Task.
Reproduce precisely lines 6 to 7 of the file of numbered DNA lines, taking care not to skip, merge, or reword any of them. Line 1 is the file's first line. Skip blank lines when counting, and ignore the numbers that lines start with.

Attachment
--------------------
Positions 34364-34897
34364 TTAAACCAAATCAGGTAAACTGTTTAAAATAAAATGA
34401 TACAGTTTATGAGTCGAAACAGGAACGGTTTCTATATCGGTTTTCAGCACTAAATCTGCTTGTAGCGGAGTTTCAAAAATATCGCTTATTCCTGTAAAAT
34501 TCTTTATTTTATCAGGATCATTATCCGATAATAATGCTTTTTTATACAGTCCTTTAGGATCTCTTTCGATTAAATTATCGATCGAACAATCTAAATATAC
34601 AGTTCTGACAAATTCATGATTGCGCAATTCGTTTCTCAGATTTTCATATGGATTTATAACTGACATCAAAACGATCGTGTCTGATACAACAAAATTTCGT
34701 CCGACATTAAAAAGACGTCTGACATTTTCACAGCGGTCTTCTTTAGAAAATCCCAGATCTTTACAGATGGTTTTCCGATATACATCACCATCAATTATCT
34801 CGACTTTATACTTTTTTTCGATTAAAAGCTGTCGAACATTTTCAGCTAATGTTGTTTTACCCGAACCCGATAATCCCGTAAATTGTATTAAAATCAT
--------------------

34701 CCGACATTAAAAAGACGTCTGACATTTTCACAGCGGTCTTCTTTAGAAAATCCCAGATCTTTACAGATGGTTTTCCGATATACATCACCATCAATTATCT
34801 CGACTTTATACTTTTTTTCGATTAAAAGCTGTCGAACATTTTCAGCTAATGTTGTTTTACCCGAACCCGATAATCCCGTAAATTGTATTAAAATCAT